Archive & completed projects

Here, we would like to introduce some projects that are particularly close to our hearts; some examples which give you an idea of our work. These are some major projects from recent years, most of which were carried out over a lengthy period of time. The aim of these projects is to use the media of art to see what we think of as familiar from an unusual angle (examples include the town of Halle, or unusual experiences with lesser-known art forms such as comics, street art or performance art), or to go behind the scenes at the art museum.

We generally carry out projects of this kind in cooperation with partners and / or sponsors; we would like to take this opportunity to thank them for their collaboration and trust.
 

For the Halle-Leipzig Museums Night, Moritzburg Art Museum, Halle an der Saale organised a very special art project. The PLAYING UP project, which took place from 4 to 5 May 2018 in cooperation with the Theatre of Research in Hamburg, ran a workshop showing a team of young people how to work with culture-lovers of all ages attending classical performances at various spots in the castle courtyard and the museum, and how to help these visitors join in and become action artists themselves.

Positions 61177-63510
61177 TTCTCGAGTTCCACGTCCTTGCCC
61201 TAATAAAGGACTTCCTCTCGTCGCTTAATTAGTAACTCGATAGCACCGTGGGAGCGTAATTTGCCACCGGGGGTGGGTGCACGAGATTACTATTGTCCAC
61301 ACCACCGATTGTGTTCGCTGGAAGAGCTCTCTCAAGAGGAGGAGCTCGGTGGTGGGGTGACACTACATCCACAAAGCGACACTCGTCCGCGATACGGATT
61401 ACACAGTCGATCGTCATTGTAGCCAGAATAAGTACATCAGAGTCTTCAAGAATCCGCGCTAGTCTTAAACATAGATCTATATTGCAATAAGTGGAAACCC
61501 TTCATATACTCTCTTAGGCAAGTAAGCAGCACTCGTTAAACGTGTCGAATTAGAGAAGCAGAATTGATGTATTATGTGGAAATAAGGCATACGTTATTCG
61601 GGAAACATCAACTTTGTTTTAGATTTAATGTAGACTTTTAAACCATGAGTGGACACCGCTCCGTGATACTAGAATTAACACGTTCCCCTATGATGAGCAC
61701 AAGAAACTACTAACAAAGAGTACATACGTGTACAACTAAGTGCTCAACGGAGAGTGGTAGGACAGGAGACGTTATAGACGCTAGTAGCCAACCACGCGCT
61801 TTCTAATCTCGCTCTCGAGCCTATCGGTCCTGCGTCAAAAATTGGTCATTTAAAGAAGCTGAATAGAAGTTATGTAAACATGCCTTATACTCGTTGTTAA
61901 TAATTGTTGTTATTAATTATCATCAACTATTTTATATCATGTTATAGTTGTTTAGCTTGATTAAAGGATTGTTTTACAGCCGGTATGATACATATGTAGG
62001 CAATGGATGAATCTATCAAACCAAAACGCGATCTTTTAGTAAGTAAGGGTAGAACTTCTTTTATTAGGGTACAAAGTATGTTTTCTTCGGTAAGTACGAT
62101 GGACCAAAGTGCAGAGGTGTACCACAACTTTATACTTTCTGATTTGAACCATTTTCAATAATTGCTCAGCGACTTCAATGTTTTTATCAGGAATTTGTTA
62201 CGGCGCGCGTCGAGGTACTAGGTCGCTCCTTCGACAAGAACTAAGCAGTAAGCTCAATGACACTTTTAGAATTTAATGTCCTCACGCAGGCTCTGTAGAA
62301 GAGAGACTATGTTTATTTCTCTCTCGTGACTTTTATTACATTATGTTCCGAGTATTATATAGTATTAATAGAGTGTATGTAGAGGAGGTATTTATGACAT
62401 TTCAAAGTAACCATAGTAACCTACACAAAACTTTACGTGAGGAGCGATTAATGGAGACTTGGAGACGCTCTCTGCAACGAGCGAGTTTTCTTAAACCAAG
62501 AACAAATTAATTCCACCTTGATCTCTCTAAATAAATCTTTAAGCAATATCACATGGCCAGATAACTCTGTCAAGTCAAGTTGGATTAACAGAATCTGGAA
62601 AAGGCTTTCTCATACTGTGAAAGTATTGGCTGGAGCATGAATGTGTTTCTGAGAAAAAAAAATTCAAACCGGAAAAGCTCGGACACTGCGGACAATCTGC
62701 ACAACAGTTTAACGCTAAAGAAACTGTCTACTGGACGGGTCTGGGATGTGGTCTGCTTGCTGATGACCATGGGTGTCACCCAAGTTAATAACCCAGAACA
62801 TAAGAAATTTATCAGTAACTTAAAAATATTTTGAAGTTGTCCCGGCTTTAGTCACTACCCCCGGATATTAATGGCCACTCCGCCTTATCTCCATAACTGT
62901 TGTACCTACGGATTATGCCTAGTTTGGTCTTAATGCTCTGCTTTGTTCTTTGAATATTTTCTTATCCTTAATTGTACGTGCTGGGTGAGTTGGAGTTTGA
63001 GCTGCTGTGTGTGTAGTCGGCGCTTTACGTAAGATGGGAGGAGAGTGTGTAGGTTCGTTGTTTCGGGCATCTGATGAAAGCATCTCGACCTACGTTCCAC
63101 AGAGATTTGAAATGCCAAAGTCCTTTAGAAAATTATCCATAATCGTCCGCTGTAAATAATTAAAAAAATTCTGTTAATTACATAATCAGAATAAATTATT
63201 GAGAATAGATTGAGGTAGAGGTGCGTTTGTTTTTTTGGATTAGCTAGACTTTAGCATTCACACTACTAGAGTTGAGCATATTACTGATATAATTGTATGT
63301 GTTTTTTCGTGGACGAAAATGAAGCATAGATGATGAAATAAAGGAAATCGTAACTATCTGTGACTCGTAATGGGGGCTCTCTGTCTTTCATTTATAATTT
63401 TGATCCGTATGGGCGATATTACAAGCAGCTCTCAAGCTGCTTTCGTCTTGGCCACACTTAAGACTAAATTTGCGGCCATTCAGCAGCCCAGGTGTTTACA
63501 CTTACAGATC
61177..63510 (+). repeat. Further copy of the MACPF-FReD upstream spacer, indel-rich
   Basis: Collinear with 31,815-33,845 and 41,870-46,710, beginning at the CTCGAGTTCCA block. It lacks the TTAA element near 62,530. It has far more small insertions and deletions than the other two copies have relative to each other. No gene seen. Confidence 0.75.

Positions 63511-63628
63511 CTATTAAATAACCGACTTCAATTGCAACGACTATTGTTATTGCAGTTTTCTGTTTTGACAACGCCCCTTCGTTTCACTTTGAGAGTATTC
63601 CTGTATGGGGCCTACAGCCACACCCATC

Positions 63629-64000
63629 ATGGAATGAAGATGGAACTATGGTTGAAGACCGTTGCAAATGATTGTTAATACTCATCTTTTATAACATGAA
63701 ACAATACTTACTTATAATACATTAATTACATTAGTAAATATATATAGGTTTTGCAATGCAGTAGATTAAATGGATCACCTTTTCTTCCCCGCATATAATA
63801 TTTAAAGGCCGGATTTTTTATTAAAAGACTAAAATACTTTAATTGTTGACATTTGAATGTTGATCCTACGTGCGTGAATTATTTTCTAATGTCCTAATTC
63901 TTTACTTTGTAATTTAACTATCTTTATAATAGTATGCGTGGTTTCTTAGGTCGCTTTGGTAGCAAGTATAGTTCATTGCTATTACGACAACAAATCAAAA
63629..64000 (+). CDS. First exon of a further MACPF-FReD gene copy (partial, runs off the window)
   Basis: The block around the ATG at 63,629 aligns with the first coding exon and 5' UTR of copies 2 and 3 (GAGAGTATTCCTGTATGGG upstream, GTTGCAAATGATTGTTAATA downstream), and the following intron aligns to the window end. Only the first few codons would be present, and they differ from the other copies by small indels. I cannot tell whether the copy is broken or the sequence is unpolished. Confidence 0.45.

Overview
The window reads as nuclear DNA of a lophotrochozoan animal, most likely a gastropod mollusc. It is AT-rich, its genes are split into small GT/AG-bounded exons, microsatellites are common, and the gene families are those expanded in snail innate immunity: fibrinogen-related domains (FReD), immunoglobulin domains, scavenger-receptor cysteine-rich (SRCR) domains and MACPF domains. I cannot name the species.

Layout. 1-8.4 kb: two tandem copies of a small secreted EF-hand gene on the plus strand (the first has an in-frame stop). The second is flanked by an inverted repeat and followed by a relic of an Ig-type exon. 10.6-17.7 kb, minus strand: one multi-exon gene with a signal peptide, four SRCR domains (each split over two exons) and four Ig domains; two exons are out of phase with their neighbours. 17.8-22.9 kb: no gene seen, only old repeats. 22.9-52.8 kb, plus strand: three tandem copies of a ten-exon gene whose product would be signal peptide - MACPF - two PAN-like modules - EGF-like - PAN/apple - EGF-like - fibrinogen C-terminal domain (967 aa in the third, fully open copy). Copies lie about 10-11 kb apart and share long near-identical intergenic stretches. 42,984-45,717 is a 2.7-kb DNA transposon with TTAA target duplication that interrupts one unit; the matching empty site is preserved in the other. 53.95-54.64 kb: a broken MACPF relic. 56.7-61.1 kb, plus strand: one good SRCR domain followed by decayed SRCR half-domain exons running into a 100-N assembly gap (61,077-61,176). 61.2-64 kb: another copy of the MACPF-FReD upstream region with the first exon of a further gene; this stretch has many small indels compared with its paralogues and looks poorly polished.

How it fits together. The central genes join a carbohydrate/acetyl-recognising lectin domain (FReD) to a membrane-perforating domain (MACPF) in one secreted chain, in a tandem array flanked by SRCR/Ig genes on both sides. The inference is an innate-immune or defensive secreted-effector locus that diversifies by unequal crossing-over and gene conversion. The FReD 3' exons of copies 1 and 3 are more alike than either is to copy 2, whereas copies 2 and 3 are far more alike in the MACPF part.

The project

PLAYING UP turns performance art into a game that brings children and adults together on a different footing to usual. Just one thing is required – DO IT. DO IT YOURSELF: lie down on car roofs, dance with animals, have a ketchup fight, follow a random passer-by through the city, operate adults by remote control, invent your own sport, search for miracles, take apart electrical devices, build a “what happens next machine” and much more.

The interactive game “Playing Up!” invites families to discover the history of performance art, which has as yet rarely been the subject of educational programmes. “Playing Up!” was developed jointly by the Theatre of Research in Hamburg, the Tate Modern and the Goethe Institute in London. In April 2016, public “play-ins” were held at the Tate Modern and met with a very positive reception. After Kunstmuseum Stuttgart and Kunsthalle Osnabrück, Moritzburg Art Museum, Halle an der Saale was the third stop for “Playing Up!” in Germany.

www.playingup.de

In cooperation with

Funded by

“Live Speakers” at Moritzburg Art Museum, Halle an der Saale

As part of the special exhibition “Alexej von Jawlensky | Georges Rouault. Seeing With Closed Eyes”, Moritzburg Art Museum, Halle an der Saale offered its visitors a new and very special service: from February to April 2017, the museum’s art education department trained more than twenty young people between the ages of 12 and 18 as “Cicerone – local museum assistants”. The teenagers came from various schools in the town of Halle and could apply for a place.